To the dismay of many senior members of his national security team, Trump could not be swayed over the next 48 hours of intense briefings and decision-making. In a series of interviews, I learned of the total disconnect between the president and many of his military advisers and intelligence officials, as well as officers on the ground in the region who had an entirely different understanding of the nature of Syria's attack on Khan Sheikhoun. I was provided with evidence of that disconnect, in the form of transcripts of real-time communications, immediately following the Syrian attack on April 4. In an important pre-strike process known as deconfliction, U.S. and Russian officers routinely supply one another with advance details of planned flight paths and target coordinates, to ensure that there is no risk of collision or accidental encounter (the Russians speak on behalf of the Syrian military). This information is supplied daily to the American AWACS surveillance planes that monitor the flights once airborne. Deconfliction's success and importance can be measured by the fact that there has yet to be one collision, or even a near miss, among the high-powered supersonic American, Allied, Russian and Syrian fighter bombers.
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Russian and Syrian Air Force officers gave details of the carefully planned flight path to and from Khan Shiekhoun on April 4 directly, in English, to the deconfliction monitors aboard the AWACS plane, which was on patrol near the Turkish border, 60 miles or more to the north.
The Syrian target at Khan Sheikhoun, as shared with the Americans at Doha, was depicted as a two-story cinder-block building in the northern part of town. Russian intelligence, which is shared when necessary with Syria and the U.S. as part of their joint fight against jihadist groups, had established that a high-level meeting of jihadist leaders was to take place in the building, including representatives of Ahrar al-Sham and the al-Qaida-affiliated group formerly known as Jabhat al-Nusra. The two groups had recently joined forces, and controlled the town and surrounding area. Russian intelligence depicted the cinder-block building as a command and control center that housed a grocery and other commercial premises on its ground floor with other essential shops nearby, including a fabric shop and an electronics store.
"The rebels control the population by controlling the distribution of goods that people need to live '' food, water, cooking oil, propane gas, fertilizers for growing their crops, and insecticides to protect the crops," a senior adviser to the American intelligence community, who has served in senior positions in the Defense Department and Central Intelligence Agency, told me. The basement was used as storage for rockets, weapons and ammunition, as well as products that could be distributed for free to the community, among them medicines and chlorine-based decontaminants for cleansing the bodies of the dead before burial. The meeting place '' a regional headquarters '' was on the floor above. ''It was an established meeting place,'' the senior adviser said. ''A long-time facility that would have had security, weapons, communications, files and a map center.'' The Russians were intent on confirming their intelligence and deployed a drone for days above the site to monitor communications and develop what is known in the intelligence community as a POL '' a pattern of life. The goal was to take note of those going in and out of the building, and to track weapons being moved back and forth, including rockets and ammunition.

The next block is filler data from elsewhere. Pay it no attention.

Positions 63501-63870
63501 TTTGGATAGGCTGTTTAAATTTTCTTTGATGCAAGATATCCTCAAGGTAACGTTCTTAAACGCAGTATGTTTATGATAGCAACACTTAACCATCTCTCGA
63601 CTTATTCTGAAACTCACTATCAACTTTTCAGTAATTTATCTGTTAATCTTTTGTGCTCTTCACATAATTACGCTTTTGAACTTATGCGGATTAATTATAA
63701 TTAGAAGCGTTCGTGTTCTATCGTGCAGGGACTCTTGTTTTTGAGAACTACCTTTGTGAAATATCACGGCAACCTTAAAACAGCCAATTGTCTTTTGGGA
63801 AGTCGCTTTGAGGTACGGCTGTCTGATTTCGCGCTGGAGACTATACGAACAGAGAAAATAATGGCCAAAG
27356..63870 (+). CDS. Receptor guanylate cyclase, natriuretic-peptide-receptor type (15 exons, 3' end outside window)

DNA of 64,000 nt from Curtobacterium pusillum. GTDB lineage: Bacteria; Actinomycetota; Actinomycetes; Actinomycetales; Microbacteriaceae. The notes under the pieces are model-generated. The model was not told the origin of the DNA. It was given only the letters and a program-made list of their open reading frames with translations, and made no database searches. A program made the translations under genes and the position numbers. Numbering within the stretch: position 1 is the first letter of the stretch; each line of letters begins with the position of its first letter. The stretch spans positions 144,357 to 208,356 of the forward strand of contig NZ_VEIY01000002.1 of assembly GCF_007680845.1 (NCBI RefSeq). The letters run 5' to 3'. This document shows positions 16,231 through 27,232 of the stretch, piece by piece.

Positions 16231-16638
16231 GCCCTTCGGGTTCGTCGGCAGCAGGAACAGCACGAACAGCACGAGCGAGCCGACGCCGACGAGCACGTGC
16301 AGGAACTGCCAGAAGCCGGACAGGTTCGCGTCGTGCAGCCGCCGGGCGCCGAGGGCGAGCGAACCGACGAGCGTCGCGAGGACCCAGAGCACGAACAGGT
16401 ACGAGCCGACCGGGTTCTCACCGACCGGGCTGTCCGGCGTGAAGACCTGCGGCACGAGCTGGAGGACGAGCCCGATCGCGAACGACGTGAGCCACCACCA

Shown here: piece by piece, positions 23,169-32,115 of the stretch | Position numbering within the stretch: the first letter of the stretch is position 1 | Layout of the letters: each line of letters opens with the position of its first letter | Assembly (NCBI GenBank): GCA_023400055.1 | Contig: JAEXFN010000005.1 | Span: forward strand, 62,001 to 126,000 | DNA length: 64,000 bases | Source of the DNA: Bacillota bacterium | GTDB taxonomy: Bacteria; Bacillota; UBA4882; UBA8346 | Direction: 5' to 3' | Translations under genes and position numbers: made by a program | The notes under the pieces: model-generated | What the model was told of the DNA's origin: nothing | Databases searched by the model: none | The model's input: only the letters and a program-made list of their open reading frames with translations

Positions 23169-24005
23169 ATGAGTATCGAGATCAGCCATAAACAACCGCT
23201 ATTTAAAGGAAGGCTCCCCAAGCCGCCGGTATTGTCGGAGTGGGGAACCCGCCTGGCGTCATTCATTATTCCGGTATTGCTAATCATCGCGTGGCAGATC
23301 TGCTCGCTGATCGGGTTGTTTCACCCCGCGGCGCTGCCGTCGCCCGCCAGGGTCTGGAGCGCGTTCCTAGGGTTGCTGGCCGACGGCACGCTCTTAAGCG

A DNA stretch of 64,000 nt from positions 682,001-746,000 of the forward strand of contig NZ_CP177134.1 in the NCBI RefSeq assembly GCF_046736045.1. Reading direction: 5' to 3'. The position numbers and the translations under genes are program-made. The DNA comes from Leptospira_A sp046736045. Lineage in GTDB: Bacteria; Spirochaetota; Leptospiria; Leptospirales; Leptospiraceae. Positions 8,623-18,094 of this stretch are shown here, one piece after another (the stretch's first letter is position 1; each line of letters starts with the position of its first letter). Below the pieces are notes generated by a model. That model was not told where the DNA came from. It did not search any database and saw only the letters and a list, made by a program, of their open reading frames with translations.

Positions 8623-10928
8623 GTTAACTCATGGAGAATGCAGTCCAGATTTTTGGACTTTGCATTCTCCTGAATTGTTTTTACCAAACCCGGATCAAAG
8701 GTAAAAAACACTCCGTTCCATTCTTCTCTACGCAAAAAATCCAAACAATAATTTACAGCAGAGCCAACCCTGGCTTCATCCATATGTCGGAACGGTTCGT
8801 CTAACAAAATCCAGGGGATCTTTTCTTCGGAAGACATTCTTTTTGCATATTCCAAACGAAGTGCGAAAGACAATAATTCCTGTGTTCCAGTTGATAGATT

One reason for the Russian message to Washington about the intended target was to ensure that any CIA asset or informant who had managed to work his way into the jihadist leadership was forewarned not to attend the meeting. I was told that the Russians passed the warning directly to the CIA. ''They were playing the game right,'' the senior adviser said. The Russian guidance noted that the jihadist meeting was coming at a time of acute pressure for the insurgents: Presumably Jabhat al-Nusra and Ahrar al-Sham were desperately seeking a path forward in the new political climate. In the last few days of March, Trump and two of his key national security aides '' Secretary of State Rex Tillerson and UN Ambassador Nikki Haley '' had made statements acknowledging that, as the New York Times put it, the White House ''has abandoned the goal'' of pressuring Assad "to leave power, marking a sharp departure from the Middle East policy that guided the Obama administration for more than five years.'' White House Press Secretary Sean Spicer told a press briefing on March 31 that ''there is a political reality that we have to accept,'' implying that Assad was there to stay.
Russian and Syrian intelligence officials, who coordinate operations closely with the American command posts, made it clear that the planned strike on Khan Sheikhoun was special because of the high-value target. ''It was a red-hot change. The mission was out of the ordinary '' scrub the sked,'' the senior adviser told me. ''Every operations officer in the region" '' in the Army, Marine Corps, Air Force, CIA and NSA '' ''had to know there was something going on. The Russians gave the Syrian Air Force a guided bomb and that was a rarity. They're skimpy with their guided bombs and rarely share them with the Syrian Air Force. And the Syrians assigned their best pilot to the mission, with the best wingman.'' The advance intelligence on the target, as supplied by the Russians, was given the highest possible score inside the American community.